Jean Hyppolite

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Hyppolite, Jean


Born Jan. 8, 1907, in Jonzac; died Oct. 27, 1968, in Paris. French idealist philosopher, influenced by German neo-Hegelianism. Professor of philosophy at the Sor-bonne from 1947 to 1955, director of the Ecole Normale Superi-eure from 1955 to 1963, professor at the College de France from 1963.

Hyppolite translated Hegel’s Phenomenology of Mind into French in 1939 and wrote several works on his philosophy, which he interpreted from a position close to that of existentialism. In his articles on the early works of Marx, Hyppolite developed the idea that the Marxist economic doctrine was based not so much on an analysis of the facts as on philosophical assumptions and moral imperatives going back to Hegel. French Marxists have subjected Hyppolite’s anti-Marxist views to criticism.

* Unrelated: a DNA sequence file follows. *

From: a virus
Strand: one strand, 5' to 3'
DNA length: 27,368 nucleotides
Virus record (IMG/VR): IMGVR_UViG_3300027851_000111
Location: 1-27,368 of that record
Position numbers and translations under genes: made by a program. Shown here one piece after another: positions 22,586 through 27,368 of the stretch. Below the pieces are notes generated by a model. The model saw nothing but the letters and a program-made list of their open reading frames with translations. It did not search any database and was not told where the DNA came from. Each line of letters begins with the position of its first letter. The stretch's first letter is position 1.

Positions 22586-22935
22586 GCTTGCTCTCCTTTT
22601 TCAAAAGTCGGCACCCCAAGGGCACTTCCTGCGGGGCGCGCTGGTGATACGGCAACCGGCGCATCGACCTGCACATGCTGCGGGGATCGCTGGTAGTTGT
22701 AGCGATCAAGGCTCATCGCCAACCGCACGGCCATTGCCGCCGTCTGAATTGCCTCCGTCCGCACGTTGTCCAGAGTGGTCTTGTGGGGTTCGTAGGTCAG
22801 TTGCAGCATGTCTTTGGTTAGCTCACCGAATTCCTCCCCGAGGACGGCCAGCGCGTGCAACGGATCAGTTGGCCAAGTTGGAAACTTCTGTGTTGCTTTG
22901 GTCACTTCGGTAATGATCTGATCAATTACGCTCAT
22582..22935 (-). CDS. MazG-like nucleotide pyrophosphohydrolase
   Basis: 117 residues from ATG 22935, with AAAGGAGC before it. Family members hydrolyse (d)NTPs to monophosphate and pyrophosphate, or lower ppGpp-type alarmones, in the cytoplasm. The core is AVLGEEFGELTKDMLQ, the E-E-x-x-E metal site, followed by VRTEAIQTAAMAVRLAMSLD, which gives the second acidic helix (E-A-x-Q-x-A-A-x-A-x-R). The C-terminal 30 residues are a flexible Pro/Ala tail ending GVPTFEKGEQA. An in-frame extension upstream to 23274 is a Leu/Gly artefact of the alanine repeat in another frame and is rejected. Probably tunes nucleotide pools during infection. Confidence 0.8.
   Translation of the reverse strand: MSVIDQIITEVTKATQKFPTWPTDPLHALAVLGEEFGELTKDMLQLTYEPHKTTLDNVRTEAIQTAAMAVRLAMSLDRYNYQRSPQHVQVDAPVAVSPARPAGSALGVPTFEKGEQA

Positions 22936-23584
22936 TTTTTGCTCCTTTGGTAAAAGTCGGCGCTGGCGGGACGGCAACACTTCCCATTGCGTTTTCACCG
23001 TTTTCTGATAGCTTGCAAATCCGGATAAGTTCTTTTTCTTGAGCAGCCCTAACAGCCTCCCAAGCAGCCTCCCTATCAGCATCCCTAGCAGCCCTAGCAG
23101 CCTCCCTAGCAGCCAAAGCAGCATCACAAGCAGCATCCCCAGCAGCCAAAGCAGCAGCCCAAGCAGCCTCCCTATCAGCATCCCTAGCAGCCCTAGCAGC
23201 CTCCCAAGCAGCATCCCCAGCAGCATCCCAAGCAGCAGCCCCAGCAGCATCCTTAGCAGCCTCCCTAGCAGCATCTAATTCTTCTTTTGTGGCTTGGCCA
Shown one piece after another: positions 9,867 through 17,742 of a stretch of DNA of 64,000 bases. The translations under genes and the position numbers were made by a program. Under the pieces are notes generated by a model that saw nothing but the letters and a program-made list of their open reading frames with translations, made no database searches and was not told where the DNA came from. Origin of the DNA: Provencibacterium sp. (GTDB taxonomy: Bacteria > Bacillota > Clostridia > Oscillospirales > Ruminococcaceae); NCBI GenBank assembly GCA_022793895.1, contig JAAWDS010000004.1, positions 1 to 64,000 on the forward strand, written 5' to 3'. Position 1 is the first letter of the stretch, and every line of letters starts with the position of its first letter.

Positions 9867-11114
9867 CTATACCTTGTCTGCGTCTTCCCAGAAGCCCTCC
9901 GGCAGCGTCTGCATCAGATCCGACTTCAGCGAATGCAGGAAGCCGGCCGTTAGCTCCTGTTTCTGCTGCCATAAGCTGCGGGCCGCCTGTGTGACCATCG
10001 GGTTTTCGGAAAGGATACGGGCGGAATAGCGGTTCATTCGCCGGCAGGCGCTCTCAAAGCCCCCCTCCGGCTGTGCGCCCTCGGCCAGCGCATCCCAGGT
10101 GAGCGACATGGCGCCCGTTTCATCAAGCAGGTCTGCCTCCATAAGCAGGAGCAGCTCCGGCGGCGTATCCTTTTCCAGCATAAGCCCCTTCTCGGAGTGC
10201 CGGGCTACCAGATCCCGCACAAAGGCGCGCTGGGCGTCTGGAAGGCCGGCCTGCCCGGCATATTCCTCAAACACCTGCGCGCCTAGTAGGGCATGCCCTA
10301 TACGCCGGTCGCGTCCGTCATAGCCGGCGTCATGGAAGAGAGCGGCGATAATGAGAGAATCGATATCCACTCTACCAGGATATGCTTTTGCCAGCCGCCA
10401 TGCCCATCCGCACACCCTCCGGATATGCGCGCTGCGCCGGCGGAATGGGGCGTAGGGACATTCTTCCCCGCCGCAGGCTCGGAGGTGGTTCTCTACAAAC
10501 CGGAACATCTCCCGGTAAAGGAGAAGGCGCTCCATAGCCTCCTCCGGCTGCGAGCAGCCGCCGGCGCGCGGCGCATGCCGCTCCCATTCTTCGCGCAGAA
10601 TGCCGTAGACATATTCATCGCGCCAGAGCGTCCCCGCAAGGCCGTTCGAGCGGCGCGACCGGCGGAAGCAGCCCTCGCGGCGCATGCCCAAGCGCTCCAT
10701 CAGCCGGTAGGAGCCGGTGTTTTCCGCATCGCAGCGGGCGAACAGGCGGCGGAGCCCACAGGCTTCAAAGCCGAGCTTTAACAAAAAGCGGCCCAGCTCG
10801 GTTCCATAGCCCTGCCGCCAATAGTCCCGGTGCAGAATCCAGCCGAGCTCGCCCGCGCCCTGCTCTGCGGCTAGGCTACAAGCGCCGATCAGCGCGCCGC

Genèse et structure de la phénoménologie de l’esprit. Paris, 1947.
Introduction a la philosophic de I’histoire de Hegel. Paris, 1948.
Logique et existence. Paris, 1953.
Etudes sur Marx et Hegel. Paris, 1955.


Gretskii, M. N. “Kritika neogegel’ianstva marksistami Frantsii.” In Voprosy filosofii, 1963, no. 8.


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Instead, he emphasizes the influence of Jean Hyppolite, the translator and commentator of Hegel's Phenomenology, and a teacher at the Ecole Normale Superieure and other strategic high learning institutions.
The first essay sets the stage insofar as the work of Jean Hyppolite is seen as foundational for Derrida and Foucault.
The claim that Kant does not account for concrete experience relies heavily on citations from Jean Hyppolite and Jean-Francois Lyotard (17).